‘Tivoli’ sustainable district
Laken, Belgium, Europe
Total technical installation cost: € 13.405.526,73 VAT excluded
Total construction cost: € 69.000.000,00 VAT excluded
Surface: 53.107 m² (17.135 m² surface of the site)
Certification: All houses fulfill the ‘EPBD-passive’ standard according to the Brussels Region* of which 35% zero-energy houses
(*Net heating demand ≤ 15kWh/m² year, primary energy consumption ≤ 45kWu/m².year and airtightness n50 = 0,6 volumes/u)
Winner Green Solutions Awards 2019 – Belgium Sustainable Construction Grand Prize
Winner Green Solutions Awards 2019 – Belgium Green Building Smart Building
Winner Green Solutions Awards 2019 – Belgium District Users’ Choice Award
Winner Publica Award 2018 in the category urban development and mobility
BREEAM Communities – Excellence
The Tivoli project comprises of a sustainable district in Brussels (Laken) consisting of 397 ‘EPBD-passive’ houses including 35% zero-energy houses, 2 child day care centers for each 62 children, 7 commercial spaces, an office for the public cleaning operatives of Brussels and underground parkings with 291 places. The difference between an ‘EPBD‑passive’ house and a zero-energy house is that the primary energy consumption in a zero-energy house is compensated by their own renewable energy production, through the use of PV panels.
The different homes, daycare centers, office and commercial spaces are spread over several buildings that belong to different plots. In total there are 5 plots of buildings. In each dwelling a satellite substation (plate heat exchanger) is foreseen, which is powered by the common underground heating network. Satellite boilers per dwelling ensure the production and storage of sanitary hot water. A central boiler room at one of the plots (with gas boilers, pellet boiler and a gas cogeneration unit) ensure the heating and sanitary hot water for the apartments.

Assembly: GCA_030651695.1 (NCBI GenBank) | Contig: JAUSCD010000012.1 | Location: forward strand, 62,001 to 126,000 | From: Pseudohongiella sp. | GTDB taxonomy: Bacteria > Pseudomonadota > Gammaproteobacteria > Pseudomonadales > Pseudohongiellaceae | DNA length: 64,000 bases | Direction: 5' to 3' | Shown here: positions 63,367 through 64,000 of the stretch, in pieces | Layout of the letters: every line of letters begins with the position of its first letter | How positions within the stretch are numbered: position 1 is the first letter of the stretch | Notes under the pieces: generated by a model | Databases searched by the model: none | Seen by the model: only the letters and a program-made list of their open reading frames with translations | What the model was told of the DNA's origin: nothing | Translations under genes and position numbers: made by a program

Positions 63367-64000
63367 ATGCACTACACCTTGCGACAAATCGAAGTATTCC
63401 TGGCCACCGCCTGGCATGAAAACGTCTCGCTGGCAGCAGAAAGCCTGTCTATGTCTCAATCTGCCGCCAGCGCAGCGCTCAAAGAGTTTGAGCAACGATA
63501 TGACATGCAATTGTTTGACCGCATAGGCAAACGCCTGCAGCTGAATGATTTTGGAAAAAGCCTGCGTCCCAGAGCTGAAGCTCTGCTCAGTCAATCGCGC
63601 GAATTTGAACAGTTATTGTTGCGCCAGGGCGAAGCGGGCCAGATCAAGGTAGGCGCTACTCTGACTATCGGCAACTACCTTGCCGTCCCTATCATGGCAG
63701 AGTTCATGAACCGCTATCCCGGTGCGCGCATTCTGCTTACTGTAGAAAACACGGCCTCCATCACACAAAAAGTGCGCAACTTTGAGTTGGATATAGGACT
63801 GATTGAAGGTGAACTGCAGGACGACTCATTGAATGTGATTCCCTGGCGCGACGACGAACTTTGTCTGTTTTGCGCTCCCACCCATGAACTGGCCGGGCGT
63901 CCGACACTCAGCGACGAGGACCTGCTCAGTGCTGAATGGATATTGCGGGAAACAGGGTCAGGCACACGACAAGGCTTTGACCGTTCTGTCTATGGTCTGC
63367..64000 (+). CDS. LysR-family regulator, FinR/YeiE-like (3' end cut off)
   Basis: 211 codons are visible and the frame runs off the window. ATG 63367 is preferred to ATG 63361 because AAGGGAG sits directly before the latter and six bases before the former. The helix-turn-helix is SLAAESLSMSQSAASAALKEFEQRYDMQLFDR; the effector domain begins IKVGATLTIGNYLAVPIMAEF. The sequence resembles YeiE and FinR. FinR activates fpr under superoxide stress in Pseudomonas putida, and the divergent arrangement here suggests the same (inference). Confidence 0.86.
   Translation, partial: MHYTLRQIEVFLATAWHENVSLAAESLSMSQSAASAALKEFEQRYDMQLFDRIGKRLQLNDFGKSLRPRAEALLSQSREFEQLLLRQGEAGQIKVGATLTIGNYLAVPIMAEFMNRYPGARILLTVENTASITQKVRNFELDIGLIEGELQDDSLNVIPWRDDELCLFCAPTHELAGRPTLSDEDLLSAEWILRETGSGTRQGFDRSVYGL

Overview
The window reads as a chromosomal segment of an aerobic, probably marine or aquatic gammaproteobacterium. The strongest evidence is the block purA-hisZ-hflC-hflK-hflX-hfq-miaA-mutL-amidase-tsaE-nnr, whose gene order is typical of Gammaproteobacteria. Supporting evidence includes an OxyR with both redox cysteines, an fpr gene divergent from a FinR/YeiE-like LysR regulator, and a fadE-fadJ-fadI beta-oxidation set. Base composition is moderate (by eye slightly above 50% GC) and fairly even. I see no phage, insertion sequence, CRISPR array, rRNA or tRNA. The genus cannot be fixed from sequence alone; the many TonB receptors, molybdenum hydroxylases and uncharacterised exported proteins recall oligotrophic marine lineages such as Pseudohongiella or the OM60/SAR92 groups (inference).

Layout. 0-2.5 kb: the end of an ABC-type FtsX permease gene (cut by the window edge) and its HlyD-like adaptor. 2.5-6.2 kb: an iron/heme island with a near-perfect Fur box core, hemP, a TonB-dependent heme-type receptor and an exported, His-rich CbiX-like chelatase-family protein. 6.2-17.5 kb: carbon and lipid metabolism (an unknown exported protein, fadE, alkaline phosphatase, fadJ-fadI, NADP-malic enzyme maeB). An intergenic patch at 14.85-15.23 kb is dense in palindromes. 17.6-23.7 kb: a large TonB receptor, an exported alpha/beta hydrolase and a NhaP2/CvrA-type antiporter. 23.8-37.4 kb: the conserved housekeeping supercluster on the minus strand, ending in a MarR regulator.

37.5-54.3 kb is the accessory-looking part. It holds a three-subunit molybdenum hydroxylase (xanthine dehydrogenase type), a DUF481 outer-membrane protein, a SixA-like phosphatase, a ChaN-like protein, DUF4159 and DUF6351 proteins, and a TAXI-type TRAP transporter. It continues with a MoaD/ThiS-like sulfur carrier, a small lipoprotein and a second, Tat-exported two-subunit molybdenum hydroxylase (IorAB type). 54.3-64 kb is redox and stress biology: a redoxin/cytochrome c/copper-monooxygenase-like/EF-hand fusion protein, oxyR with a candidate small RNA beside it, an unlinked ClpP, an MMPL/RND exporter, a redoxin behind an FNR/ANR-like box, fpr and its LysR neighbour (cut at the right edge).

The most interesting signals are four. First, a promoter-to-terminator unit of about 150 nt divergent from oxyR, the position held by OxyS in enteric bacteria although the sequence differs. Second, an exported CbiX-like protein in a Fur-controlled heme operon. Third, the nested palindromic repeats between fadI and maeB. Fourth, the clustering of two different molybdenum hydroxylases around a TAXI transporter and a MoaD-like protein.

Although the houses are ‘EPBD-passive’, additional heating is necessary to maintain comfort levels. For example, to heat the bathrooms and other living spaces (24°C), panel radiators are installed for their quick and user-friendly control delivery systems. A counting device, energetically as well as for the consumed water quantity allows receiving vital measuring data. This is useful to optimize the controls of the deployed techniques and to raise the occupants’ awareness to the for a more sustainable consumption mode.
Individual air handling units ventilate each individual dwelling. This ventilation system is according to system D, whereby heat recuperation of at least 80% on the exhaust air is applied. Preference is given to individual air handling units over shared air handling units per building because of the limited energy losses and the more efficient smaller systems. Kitchen hoods in the dwellings recycle the exhausted air through activated carbon filters.
In the corridors and staircases in the common areas energy efficient light fittings equipped with presence detectors and integrated twilight sensor system are installed.
Rainwater is recovered as much as possible for the washing machines of the laundry and service taps for the irrigation of the common green zones. Grey water (water coming from showers, tubs, bathroom sinks, and kitchen sinks) is recovered and upgraded through a treatment plant, that is provided per lot and per building. This water is used for the toilets in the apartments. Excessive rainwater is buffered in a basin (wadi) and additional soil infiltrations limit the waste of water to the public sewage.
PV panels are placed on the roofs of different buildings (in total more than 1.350 panels) and are responsible for the central electrical production to power the common areas in the buildings (lighting, elevators, etc.)
The main purpose of deployment of cogeneration technologies and wood boilers is to maximize the reduction of the CO2 emissions. Tivoli even has an experimental conservatory placed on the roof of the building where the central boiler room is, with the intention of capturing the combustion gases of the apartments (richer in CO2) for the growth of plants.